Dissent or protest comes with a price- there is a danger of persecution, split relationships and even death at such times.
But is there any way to correct the society covering up the sordid truth that people encounter in daily lives without dissent?
Nandita Das’s Manto weaves the greatness of Saddat Hassan Manto’s words that strike utter relevance even in the present by cutting deep through the freedom of expression and the Hindu-Muslim unity by providing a mirror through his stories and characters.
Holding on to one line after the other as the movie travels from Bombay to Lahore, I was left trying to contemplate the soulful observations based on creating newer chapters of violence through lahu (blood) and loha (iron).
Aren’t people still wearing the mazhaab ki topi (religious hat) ruling one’s mind since the riots that sparked after the Partition?
You are no longer steeped in a bygone era when you are certain about Manto’s accusatory tone claiming the importance of everyone’s life or no one’s.
Apart from revisiting Manto’s prose and characters, I was shaken by the alternate reality leading to such crucial observations.
The “Hiptullha” Friendship That Became The Currency
While trying to be in awe of Nawazuddin Siddiqui’s character transforming from one aspect to another, Shyam Chadha (Tahir Raj Bhasin) exudes shades of boyish innocence as he portrays the friendship that stuck before and after the Partition.
The word ‘hiptullah’ that was coined from the scorecard of a cricket match played at the Brabourne Stadium, printed in the newspaper read by Manto and Shyam while they were riding the train to Bombay Talkies became the driving force that rolled over to convey a meaning behind the enduring friendship.
The “hiptullised friendship” that dragged through funny stories remained in touch through sporadic letter writing.
Manto’s Unforbidden Love for Bombay
After Manto decided to make Pakistan his home, he was torn apart from a city that he loved more than anything else.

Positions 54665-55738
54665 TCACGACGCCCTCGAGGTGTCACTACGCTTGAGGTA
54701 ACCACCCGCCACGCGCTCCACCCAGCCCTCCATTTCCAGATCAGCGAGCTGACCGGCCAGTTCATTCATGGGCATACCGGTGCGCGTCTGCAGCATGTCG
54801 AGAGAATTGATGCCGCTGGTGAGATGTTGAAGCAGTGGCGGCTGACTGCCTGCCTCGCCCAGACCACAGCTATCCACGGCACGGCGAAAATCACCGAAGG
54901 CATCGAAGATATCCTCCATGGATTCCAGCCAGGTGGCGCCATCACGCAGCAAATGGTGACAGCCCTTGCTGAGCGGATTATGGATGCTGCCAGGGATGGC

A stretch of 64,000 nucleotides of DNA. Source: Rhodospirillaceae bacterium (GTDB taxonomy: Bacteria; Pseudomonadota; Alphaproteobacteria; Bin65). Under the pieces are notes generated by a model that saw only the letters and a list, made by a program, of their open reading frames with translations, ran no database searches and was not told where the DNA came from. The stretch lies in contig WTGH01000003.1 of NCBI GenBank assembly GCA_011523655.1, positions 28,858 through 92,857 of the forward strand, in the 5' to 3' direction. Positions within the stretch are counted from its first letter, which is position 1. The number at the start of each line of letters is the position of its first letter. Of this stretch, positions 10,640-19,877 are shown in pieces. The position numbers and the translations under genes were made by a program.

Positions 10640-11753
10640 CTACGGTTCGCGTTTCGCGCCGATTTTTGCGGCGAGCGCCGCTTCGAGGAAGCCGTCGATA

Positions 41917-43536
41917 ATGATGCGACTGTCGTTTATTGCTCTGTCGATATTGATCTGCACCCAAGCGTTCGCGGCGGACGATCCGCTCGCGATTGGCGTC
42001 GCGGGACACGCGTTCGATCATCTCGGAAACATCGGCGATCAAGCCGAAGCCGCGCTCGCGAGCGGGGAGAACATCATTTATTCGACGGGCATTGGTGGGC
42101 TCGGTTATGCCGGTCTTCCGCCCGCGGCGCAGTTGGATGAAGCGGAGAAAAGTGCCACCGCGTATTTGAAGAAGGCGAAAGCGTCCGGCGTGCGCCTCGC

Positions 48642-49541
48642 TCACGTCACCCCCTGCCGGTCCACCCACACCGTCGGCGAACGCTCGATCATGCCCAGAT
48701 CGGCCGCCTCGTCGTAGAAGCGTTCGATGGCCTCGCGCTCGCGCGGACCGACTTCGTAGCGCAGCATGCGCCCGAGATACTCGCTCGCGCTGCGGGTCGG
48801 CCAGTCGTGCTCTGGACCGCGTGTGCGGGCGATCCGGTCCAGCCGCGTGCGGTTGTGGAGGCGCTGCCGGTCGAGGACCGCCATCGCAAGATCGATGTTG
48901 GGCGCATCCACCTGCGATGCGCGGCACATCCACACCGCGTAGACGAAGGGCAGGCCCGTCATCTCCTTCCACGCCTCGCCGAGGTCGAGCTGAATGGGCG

In one such scene where he bids farewell to the city that asks no questions, he recalls about how he owes Re 1 to a shopkeeper as Shyam accompanies him to the port.
Although Manto tried to soothe the physical dislocation of his soul by wandering the streets of Lahore, he would call himself “chalta firta Bombay” or seek the warmth of Parsis giving him the feel of Bombay in Lahore.
Is Someone’s Company Worth 10 Rupees?
The heartbreaking opening segment of a teenage girl in a Bombay chawl who is sent away by her widowed mother to work as a part-time prostitute in exchange for money involving ‘outings’ with rich men tells of an unexpected tenderness and innocence.
When two young boys come and take her to the beach, she experiences immense joy. She returns the ‘dus rupaay’ given to her emphasizing the sheer joy of a young girl which cannot be valued for money, breaking the stereotypical imagery of a prostitute. Even I could share Sarita’s joy at that moment.
The Scars of Partition Retold In His Stories
Nandita Das is not keen on intensifying the liberal voice of Manto by only focusing on his well-rounded and compelling personality contrary to what most of the directors end up while attempting a biographic film.
The hard-hitting stories of the Partition dramatizing Thanda Gosht, Khol Do and Toba Tek Singh reveal not only the scars of the characters as a result of the devastating separation but that of Manto himself.
For instance, Bishan Singh’s mutterings inside a mental asylum speak of the brutal sufferings that didn’t spare the Muslim, Sikh and Hindu lunatics behind barbed wires.
“Upar di gur gur di annexe di bedhiyana di moong di daal of di Pakistan and Hindustan of di durr phitey mun” translating to a nonsensical mix of Punjab, Urdu and English words meaning “the inattention of the annex of the rumbling stairs of the dal of moong of the Pakistan and India of the go-to bloody hell” keeps me absorbed in a shattering experience one has to go through just to get rid of the damaged mind.
Manto’s Selfless Relationship With His Wife
Safia, played by Rasika Dugal, stands out in this character ensemble as a compassionate and a dutiful wife who accepted Manto with his many imperfections.
Being a constant reminder of how Manto was a better writer than a father and a husband, Rasika’s character felt natural without the melodramatic kicks giving a soft edge while confronting a man who needed empathy and love behind his usual mince of words and wry humor.
There is no denying that the movie was powerful and affecting but I wanted the film to give more than just mere outlines of a complicated personality emerging in bits and pieces through the ghosts of stories.
Image Credits: Google Images